From dashing expectations to wildly exceeding them–if you can ever get a shot at redemption and nail it, the effect is twice as impactful.  Well done Ron D’Innocenzo, Jenny Lui, Mike D’Amico and Josh Witherspoon: John Hughes himself would have been proud.

And whoever has Breakfast Club this week is so hosed…

By Dennis Ryan, CCO, Element 79

Social Media: Now Bigger Than Web 2.0 From a Marketing Perspective

The ever-astute Mike “Bear” D’Amico raised a fair question after a recent post, asking “So, just to get my lingo down, is social media no longer considered a part of Web 2.0?  I thought the interactivity and social nature of wiki, digg, facebook, etc. was the whole 2.0 thing.”  Obviously you thought that because you are so wrongheaded, Bear…

No, no, no–heavens no!  Mike makes a very good point: considering that Social Media is a direct byproduct of Web 2.0, why have so many marketing people leapt past the revolution of interactivity to focus almost obsessively on social media?

First, they haven’t entirely.  The deep, easy interactivity that Web 2.0 provides creates ongoing opportunities to forge deeper, more engaging brand experiences for consumers, so marketers won’t be walking away from that anytime soon.  But the huge draw of social media lies in its numbers, its tonnage, its ratings points.  Specifically, Americans have adopted wholesale changes in our media consumption away from TV and print, to phenomenon like Facebook, MySpace and the blogosphere.  And we’ve done it with breathtaking speed.  With some estimates putting the percentage of daily media activity in social media as high as 30%, advertisers need to innovate ways to meaningfully enter these platforms, because the one media principle that endures remains to “fish where the fish are.”   Today, more people surf online, deeply engaging with social media.  Sure, Web 2.0 heightens those engagements, but social media are the end result.  And this huge new platforms spells opportunity–or oblivion–for advertisers.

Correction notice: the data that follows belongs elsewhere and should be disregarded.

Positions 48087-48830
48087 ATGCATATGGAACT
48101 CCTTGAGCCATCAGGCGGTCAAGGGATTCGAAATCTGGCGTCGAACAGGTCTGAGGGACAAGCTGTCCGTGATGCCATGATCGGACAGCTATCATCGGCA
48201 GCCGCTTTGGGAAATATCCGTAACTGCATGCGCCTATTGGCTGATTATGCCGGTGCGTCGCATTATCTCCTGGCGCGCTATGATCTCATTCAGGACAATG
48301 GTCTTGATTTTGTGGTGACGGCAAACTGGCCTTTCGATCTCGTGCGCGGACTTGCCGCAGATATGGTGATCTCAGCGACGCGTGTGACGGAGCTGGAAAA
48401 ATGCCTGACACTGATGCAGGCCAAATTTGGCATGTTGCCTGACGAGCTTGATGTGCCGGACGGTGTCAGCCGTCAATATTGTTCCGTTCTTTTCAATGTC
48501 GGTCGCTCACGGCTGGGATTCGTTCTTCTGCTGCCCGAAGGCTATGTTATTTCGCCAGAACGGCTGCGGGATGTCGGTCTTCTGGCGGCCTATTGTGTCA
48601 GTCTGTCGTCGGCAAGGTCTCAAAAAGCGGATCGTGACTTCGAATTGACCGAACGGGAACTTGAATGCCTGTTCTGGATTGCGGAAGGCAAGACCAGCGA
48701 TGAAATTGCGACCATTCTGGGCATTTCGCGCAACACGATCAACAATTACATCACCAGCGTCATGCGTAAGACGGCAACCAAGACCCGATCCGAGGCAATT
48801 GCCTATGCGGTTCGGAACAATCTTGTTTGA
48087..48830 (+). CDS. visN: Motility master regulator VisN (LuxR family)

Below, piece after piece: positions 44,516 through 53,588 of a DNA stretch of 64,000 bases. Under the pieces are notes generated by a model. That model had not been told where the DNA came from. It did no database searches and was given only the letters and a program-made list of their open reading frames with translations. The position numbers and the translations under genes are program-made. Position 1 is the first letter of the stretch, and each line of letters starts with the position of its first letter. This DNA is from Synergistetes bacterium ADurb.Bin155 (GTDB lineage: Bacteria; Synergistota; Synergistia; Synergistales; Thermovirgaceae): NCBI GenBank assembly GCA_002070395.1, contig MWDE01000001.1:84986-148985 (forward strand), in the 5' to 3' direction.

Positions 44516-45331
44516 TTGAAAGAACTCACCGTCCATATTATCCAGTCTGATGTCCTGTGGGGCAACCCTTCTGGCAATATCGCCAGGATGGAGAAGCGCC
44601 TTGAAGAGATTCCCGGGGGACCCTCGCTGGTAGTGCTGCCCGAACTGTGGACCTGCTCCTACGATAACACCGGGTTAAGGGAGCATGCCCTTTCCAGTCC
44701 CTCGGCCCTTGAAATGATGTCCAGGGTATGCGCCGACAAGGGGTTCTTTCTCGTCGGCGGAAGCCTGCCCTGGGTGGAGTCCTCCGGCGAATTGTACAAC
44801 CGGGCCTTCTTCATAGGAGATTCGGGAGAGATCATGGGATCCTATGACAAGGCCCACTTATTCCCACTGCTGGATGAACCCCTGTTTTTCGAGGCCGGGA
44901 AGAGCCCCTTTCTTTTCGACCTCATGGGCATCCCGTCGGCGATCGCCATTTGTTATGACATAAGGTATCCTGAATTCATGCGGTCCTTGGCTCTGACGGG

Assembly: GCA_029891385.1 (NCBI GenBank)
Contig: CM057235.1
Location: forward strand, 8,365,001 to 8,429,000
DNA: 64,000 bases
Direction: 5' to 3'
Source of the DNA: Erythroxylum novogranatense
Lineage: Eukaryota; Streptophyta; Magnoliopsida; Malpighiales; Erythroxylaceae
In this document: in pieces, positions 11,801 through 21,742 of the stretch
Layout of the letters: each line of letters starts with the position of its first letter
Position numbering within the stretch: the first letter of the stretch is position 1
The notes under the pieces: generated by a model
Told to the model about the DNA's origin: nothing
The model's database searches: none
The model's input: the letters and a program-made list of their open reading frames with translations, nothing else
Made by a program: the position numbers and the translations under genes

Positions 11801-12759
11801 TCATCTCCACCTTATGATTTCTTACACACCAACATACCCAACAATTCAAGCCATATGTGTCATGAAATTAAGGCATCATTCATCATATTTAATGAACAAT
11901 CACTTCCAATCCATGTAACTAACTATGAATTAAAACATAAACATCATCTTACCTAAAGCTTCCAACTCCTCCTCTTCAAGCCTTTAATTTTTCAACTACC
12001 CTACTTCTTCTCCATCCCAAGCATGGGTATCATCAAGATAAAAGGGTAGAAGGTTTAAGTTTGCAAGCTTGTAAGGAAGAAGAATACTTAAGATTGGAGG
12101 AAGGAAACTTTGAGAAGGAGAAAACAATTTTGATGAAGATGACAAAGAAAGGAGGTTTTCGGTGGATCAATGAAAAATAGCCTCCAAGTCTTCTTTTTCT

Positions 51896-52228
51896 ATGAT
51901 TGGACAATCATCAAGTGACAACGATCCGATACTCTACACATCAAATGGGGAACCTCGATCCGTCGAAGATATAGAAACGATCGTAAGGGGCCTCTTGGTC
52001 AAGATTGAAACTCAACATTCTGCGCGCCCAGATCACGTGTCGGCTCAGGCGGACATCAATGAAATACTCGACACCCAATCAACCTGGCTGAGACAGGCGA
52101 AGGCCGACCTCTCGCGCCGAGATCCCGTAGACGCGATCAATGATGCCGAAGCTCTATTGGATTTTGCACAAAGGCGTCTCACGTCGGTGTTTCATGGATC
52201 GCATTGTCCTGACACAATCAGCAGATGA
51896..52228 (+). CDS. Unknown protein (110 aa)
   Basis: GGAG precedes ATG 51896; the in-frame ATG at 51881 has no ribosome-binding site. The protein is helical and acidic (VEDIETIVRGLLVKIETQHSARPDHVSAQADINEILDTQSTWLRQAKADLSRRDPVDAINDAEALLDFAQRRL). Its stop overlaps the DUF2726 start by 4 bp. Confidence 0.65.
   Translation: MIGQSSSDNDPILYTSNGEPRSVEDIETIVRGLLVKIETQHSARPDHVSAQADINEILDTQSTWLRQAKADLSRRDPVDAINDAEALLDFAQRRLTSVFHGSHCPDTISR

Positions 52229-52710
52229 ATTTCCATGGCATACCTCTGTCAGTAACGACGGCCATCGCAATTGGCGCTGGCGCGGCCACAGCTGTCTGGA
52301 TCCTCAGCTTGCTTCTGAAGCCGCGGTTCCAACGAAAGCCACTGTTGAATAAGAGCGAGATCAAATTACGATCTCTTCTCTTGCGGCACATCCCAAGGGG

To Quote the Rolling Stones: "It's The Singer, Not the Song."

To Quote the Rolling Stones: "It's The Singer, Not the Song."


In a way, Web 2.0 is to social media as Illinois is to Lincoln: the rail splitting abolitionist made his home in Springfield, but his reputation and place in history live on a nation level.

When any cultural trend grows this large this rapidly, marketers pay close attention.  Social media provide advertising it’s biggest new creative platform since the launch of the modem-equipped PC.  Aside from these, advertising creatives have kept themselves busy polishing formats and incrementally innovating techniques first developed decades ago.

But social media is fresh snow that beckons all of us to carve the first glorious tracks through it.  As an online friend put it, if you missed the digital dance five or six years ago when Web 2.0 first rumbled in, here’s your chance for a reboot.  Because social media is huge.  It’s still new.  And no one owns it yet.

Get busy Mike…

By Dennis Ryan, CCO, Element 79